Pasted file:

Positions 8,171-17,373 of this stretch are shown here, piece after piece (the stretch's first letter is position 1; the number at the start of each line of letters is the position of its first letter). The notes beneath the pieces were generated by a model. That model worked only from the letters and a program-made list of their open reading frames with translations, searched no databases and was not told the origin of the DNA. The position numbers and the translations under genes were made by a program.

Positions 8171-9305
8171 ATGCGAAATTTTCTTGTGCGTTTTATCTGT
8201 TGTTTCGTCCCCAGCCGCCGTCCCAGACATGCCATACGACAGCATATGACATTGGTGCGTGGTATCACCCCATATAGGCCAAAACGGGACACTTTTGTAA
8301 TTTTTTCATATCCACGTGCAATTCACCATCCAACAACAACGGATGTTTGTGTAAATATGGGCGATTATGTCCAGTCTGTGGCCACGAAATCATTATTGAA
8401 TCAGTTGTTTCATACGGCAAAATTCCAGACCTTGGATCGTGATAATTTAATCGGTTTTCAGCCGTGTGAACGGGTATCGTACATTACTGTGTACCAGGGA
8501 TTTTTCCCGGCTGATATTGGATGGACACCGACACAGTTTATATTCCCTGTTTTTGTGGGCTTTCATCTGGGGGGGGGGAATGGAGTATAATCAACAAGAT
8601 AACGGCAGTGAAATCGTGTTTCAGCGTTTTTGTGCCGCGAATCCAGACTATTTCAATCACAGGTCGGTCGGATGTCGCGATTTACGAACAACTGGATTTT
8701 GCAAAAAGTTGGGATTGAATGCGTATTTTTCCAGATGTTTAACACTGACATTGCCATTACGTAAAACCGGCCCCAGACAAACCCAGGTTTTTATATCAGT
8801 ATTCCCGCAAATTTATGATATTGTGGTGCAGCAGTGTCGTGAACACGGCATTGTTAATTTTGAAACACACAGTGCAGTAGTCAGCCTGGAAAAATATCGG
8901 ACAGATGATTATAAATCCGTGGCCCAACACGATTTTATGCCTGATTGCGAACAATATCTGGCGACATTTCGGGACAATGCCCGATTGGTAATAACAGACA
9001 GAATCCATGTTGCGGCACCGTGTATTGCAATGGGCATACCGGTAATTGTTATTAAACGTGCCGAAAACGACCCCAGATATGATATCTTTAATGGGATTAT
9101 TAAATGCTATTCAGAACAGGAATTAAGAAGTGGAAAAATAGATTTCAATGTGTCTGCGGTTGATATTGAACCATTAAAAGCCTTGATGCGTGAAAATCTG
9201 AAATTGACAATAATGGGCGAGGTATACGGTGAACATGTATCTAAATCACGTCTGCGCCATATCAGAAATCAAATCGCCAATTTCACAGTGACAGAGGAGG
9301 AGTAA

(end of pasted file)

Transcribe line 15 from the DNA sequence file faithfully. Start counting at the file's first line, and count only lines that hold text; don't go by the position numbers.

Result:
9301 AGTAA